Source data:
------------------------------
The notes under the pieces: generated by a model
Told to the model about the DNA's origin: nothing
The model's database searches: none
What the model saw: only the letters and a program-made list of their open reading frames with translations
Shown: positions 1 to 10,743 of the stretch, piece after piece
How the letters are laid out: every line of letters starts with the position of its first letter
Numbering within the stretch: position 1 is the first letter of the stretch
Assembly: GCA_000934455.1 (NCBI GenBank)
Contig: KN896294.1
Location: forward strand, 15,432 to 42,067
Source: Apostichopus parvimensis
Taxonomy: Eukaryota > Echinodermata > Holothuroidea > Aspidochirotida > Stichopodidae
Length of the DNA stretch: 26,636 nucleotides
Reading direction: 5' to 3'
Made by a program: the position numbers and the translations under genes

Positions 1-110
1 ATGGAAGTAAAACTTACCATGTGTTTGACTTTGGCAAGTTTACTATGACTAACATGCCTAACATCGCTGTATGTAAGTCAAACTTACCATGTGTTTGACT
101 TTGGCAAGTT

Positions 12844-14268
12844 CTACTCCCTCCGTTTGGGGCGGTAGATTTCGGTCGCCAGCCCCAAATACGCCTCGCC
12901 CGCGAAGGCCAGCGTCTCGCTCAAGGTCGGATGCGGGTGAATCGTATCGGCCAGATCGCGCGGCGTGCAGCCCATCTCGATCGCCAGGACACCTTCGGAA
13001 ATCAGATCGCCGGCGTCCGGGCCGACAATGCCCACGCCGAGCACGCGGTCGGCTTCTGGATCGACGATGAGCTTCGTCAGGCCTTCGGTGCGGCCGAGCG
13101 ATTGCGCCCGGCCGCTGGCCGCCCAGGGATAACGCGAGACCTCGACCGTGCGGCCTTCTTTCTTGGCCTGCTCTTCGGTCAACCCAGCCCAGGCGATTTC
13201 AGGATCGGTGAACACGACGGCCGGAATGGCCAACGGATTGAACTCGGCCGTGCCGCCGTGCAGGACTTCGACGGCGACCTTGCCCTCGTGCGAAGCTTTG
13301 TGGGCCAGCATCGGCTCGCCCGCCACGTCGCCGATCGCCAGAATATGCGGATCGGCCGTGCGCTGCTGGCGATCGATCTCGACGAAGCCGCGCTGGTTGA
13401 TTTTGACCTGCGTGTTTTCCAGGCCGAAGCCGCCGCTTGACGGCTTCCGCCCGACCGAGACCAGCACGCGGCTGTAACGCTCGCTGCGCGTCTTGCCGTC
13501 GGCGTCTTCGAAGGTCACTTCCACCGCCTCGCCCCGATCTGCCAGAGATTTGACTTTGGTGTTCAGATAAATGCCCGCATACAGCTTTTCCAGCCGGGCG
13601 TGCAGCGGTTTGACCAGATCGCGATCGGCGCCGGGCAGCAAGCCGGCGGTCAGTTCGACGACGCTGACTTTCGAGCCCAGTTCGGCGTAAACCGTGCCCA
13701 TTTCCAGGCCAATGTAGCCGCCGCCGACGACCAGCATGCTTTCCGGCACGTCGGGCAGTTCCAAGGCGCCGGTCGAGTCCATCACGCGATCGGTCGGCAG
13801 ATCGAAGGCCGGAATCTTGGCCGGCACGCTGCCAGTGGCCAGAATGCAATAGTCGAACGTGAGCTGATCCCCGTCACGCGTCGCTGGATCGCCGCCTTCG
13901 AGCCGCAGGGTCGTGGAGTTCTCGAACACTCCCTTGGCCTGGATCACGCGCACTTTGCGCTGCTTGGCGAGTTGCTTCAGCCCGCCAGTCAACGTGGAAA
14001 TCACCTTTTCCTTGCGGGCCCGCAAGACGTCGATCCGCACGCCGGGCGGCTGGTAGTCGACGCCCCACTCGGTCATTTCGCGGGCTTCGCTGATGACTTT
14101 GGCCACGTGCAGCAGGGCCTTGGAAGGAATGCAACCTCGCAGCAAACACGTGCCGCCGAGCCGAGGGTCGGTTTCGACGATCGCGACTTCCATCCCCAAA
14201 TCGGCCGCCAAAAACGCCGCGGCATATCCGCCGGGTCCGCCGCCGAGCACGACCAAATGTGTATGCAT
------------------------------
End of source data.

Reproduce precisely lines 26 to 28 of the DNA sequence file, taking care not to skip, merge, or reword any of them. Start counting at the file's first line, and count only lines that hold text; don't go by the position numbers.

13401 TTTTGACCTGCGTGTTTTCCAGGCCGAAGCCGCCGCTTGACGGCTTCCGCCCGACCGAGACCAGCACGCGGCTGTAACGCTCGCTGCGCGTCTTGCCGTC
13501 GGCGTCTTCGAAGGTCACTTCCACCGCCTCGCCCCGATCTGCCAGAGATTTGACTTTGGTGTTCAGATAAATGCCCGCATACAGCTTTTCCAGCCGGGCG
13601 TGCAGCGGTTTGACCAGATCGCGATCGGCGCCGGGCAGCAAGCCGGCGGTCAGTTCGACGACGCTGACTTTCGAGCCCAGTTCGGCGTAAACCGTGCCCA